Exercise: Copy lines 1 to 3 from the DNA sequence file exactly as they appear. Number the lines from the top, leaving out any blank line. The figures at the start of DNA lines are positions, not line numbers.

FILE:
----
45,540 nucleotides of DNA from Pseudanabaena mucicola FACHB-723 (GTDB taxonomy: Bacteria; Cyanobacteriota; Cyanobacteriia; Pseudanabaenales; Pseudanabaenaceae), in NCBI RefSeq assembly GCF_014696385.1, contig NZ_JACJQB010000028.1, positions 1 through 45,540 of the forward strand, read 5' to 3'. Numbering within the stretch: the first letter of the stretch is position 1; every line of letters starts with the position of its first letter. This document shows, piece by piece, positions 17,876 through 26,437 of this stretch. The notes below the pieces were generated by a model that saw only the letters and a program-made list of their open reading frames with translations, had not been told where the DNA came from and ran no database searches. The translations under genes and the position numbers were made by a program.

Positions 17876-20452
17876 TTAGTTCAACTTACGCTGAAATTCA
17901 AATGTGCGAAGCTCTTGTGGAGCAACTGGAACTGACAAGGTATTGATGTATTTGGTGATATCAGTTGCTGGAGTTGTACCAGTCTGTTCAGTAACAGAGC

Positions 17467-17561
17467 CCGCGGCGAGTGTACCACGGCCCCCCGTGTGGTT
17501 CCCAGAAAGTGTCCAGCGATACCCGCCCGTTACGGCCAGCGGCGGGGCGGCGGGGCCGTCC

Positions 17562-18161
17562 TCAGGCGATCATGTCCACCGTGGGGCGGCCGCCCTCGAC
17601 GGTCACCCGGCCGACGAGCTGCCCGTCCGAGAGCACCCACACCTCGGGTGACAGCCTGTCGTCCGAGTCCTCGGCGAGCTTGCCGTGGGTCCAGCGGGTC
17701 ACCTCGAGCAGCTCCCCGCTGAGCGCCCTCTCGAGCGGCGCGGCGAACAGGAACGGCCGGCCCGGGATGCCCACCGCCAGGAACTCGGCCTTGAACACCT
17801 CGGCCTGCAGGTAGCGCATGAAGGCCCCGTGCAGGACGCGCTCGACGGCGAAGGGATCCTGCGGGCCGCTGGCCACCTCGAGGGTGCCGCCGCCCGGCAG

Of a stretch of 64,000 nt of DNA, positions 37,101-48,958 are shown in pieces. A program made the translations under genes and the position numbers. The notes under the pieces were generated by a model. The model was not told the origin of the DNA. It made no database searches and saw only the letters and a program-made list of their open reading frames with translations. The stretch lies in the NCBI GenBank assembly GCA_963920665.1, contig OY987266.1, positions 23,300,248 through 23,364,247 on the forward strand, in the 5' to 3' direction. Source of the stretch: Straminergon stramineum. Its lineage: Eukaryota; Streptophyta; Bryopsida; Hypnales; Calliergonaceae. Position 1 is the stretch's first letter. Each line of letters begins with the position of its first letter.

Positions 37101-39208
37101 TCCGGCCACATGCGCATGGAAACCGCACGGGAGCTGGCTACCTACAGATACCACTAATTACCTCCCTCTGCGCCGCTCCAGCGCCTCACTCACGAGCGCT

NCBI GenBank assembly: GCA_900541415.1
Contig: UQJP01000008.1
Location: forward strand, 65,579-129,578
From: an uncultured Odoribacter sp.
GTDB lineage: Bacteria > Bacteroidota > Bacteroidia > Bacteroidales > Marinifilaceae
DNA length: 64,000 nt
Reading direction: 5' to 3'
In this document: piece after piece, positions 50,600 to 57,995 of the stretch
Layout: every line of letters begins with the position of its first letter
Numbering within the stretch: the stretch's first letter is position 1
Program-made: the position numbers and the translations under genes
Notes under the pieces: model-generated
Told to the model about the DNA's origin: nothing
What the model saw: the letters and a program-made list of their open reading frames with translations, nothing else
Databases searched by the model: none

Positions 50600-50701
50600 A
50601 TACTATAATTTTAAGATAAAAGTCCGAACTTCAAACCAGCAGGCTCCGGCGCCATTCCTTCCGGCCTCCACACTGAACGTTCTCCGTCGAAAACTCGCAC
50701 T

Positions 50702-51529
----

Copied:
45,540 nucleotides of DNA from Pseudanabaena mucicola FACHB-723 (GTDB taxonomy: Bacteria; Cyanobacteriota; Cyanobacteriia; Pseudanabaenales; Pseudanabaenaceae), in NCBI RefSeq assembly GCF_014696385.1, contig NZ_JACJQB010000028.1, positions 1 through 45,540 of the forward strand, read 5' to 3'. Numbering within the stretch: the first letter of the stretch is position 1; every line of letters starts with the position of its first letter. This document shows, piece by piece, positions 17,876 through 26,437 of this stretch. The notes below the pieces were generated by a model that saw only the letters and a program-made list of their open reading frames with translations, had not been told where the DNA came from and ran no database searches. The translations under genes and the position numbers were made by a program.

Positions 17876-20452
17876 TTAGTTCAACTTACGCTGAAATTCA